An Engineered Point of View: Throwin’ Down the Apps
In this blog series UpCurve Cloud engineers share experiences and stories related to projects, assignments and anything else they enjoyed working on. We love what we do and thought we’d share it with you. In this post, Danny Mulvihill talks about what it was like presenting his project at the SugarCon 2012 App Throwdown.
The SugarCon event in San Francisco this year offered a new twist - the App Throwdown. When we received the news about the Throwdown, our engineering department was buzzing with excitement for the opportunity to show off some of our best work. It was challenging to narrow down all of the projects UpCurve Cloud had worked on for submission. Finally, we narrowed the field to three abstracts: WhiteBoard - Drag n’ Drop interface for interacting with multiple records and/or relationships Web2Module - Similar to Web2Lead but for any module including custom modules Skeeball Leaderboard - Integration built for our SXSW Startup Crawl Party and Skeeball Tournament.
It was a tough decision, but I chose to submit the WhiteBoard project because, although it wasn’t the most complex or difficult project to implement, it offered the most eye candy. Eye candy is very important!
After getting the final touches in place to present the project, it was time to actually work out what the heck I was going to say. The first challenge was the strict three-minute time limit for the presentation. It is surprising how fast 3 minutes flies by when you’re trying to describe a project that you’ve spent a fair number of hours developing. An additional source of amusement for me was practicing the presentation in my hotel room and hoping that my roommate wouldn’t walk in and make fun of me! Despite these obstacles, I was able to pull it all together shortly before go time and it went pretty smoothly.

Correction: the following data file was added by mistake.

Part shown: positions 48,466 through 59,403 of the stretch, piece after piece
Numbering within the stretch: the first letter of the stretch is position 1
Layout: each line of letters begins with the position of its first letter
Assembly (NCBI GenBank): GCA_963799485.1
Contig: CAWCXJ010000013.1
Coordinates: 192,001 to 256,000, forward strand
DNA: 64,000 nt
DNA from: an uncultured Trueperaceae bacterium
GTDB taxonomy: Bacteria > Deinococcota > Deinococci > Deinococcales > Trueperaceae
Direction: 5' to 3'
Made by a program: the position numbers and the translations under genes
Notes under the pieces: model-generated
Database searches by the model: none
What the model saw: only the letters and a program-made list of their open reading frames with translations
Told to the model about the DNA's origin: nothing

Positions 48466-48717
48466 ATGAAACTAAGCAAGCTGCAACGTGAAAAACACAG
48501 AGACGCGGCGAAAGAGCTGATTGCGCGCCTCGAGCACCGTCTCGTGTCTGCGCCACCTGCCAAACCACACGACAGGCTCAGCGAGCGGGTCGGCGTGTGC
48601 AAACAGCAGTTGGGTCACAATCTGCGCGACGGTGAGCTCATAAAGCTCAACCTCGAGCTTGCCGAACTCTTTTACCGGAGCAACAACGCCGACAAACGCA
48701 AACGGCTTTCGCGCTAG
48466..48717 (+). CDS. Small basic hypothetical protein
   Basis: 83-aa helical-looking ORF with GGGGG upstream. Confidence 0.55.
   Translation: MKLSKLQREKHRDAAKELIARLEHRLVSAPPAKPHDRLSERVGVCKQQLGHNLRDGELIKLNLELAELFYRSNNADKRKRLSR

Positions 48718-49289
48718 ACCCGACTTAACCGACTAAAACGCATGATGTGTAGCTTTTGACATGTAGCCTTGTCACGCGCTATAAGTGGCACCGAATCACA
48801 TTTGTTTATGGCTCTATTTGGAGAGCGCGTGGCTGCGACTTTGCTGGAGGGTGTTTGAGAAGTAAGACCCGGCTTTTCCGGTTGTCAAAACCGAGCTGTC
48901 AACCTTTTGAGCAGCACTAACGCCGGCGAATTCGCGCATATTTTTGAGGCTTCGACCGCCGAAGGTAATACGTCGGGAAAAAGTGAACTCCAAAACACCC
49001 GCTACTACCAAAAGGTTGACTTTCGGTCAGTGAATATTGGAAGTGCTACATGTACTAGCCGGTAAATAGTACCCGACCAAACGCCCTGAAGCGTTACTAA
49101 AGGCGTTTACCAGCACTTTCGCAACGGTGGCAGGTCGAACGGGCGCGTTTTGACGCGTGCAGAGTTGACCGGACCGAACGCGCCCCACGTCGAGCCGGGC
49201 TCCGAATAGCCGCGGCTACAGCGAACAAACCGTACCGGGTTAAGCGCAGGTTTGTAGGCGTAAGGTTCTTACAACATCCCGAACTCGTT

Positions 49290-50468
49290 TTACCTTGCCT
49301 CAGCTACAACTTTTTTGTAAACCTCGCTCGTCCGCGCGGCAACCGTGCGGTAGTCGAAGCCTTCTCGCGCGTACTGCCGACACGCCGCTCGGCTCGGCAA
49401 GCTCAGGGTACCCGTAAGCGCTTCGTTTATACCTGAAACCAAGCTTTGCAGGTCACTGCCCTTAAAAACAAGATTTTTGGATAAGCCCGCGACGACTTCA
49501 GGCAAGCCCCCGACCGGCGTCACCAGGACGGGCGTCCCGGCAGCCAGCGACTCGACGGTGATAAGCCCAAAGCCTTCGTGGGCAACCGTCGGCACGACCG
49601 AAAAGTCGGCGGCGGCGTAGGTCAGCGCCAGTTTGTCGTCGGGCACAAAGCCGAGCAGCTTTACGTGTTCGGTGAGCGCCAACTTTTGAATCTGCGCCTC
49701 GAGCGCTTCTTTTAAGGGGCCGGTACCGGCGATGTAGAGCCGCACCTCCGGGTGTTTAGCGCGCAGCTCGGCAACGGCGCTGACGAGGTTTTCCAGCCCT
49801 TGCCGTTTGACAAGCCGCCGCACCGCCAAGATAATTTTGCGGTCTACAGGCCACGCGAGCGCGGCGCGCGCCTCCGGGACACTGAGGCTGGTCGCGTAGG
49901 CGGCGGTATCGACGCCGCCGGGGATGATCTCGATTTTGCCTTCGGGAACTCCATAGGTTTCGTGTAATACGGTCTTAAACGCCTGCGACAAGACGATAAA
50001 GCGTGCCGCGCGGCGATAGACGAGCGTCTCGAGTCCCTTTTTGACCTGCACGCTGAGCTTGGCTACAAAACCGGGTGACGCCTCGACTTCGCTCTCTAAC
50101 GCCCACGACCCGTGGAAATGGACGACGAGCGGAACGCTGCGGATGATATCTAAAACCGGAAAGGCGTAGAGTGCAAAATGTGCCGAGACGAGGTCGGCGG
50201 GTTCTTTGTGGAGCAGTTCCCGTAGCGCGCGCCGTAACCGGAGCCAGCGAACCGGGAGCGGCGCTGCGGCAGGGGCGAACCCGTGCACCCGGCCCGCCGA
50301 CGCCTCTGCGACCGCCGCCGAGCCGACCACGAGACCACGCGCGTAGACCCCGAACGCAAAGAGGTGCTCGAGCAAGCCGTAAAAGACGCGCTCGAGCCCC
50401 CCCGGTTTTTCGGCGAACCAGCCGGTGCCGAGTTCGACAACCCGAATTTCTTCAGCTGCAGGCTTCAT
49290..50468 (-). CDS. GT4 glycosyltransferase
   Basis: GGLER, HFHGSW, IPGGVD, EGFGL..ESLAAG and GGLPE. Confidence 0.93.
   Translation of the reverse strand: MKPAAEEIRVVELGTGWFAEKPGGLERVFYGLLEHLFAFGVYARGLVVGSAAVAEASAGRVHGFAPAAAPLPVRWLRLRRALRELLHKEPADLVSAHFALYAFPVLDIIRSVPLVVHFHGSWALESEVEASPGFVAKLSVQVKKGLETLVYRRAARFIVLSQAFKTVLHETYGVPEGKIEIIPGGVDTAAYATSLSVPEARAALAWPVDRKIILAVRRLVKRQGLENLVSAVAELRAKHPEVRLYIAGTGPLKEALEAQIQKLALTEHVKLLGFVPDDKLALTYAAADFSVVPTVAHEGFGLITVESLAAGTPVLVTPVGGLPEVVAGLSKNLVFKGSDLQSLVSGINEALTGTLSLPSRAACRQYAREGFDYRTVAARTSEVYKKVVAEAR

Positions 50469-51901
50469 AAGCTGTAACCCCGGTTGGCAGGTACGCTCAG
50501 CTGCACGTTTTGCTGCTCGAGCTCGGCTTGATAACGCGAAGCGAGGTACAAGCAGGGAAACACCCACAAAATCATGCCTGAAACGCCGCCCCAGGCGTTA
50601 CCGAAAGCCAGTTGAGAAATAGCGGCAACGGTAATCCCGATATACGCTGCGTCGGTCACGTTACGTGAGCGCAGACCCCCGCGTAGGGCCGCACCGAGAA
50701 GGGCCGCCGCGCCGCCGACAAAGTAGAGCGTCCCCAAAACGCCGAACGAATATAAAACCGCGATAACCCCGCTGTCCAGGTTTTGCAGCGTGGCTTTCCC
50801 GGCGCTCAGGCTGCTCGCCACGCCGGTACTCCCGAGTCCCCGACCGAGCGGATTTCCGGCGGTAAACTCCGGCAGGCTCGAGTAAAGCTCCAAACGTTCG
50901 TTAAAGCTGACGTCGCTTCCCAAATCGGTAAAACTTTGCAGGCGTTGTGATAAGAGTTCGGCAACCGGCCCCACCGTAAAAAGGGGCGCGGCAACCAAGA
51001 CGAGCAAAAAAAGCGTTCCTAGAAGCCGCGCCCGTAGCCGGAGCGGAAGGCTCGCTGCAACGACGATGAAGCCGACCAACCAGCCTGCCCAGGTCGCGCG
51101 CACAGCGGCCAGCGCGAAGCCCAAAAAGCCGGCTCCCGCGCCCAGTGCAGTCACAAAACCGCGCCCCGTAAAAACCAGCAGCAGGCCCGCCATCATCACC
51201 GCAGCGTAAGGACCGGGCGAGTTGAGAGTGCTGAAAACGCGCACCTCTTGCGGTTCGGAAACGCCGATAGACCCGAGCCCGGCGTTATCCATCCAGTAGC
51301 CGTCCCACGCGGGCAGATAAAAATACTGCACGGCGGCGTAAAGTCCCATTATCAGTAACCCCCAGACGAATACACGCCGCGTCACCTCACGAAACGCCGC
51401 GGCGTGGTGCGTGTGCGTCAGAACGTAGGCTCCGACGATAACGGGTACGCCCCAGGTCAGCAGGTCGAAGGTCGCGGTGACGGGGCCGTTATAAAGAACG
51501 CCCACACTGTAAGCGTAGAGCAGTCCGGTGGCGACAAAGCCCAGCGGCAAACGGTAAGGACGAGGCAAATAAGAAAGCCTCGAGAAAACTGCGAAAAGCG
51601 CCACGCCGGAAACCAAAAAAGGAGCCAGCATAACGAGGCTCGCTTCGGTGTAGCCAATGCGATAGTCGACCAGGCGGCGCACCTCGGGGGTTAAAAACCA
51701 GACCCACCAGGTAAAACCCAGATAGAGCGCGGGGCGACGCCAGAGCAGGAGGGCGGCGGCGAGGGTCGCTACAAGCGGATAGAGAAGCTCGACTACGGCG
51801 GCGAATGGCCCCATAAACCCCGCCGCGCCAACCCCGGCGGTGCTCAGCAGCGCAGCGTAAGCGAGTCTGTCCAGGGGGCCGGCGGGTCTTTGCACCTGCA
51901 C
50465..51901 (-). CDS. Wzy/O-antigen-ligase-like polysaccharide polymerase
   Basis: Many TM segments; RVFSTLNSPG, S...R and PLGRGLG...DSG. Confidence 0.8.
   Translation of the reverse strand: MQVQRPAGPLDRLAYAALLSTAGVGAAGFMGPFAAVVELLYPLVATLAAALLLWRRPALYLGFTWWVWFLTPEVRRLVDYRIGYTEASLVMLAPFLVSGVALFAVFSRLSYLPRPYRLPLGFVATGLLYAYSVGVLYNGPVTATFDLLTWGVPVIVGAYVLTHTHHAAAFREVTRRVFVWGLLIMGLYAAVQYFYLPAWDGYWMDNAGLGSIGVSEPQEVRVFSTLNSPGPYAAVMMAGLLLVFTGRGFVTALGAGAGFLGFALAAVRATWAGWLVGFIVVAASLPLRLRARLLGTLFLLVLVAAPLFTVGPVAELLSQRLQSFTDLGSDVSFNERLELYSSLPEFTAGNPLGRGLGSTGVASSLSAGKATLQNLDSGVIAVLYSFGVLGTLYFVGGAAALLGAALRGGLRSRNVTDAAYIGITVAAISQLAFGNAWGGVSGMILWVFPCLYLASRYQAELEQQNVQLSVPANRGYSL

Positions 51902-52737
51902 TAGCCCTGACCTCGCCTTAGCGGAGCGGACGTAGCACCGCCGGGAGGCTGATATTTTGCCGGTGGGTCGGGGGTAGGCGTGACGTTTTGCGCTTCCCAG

Some of the presentations leaned a little towards a sales and marketing audience as opposed to design and engineering like I’d hoped. However, looking back, this was probably helpful in avoiding a lineup of awkward engineers! The majority of the presenters came with backgrounds in more public-facing roles. Couple this with the presentation time limit and the practical outcome was that only the most important components were distilled into each demo, thus keeping the audience engaged.
After each demo, a brief Q&A session was led by a panel of top-tier CRM bloggers, thought leaders and enthusiasts. This component bolstered the credibility of the Throwdown and, personally, made it a lot more fun and exciting for me. My participation in the App Throwdown was a ton of fun and had a hugely positive impact on my first SugarCON experience. To top it all off, Sugar worked out a deal with Google to provide Chromebooks to all six presenters. You can bet I typed this post on my new toy! Thanks, Sugar!
To learn more about the projects discussed in this post, contact us today.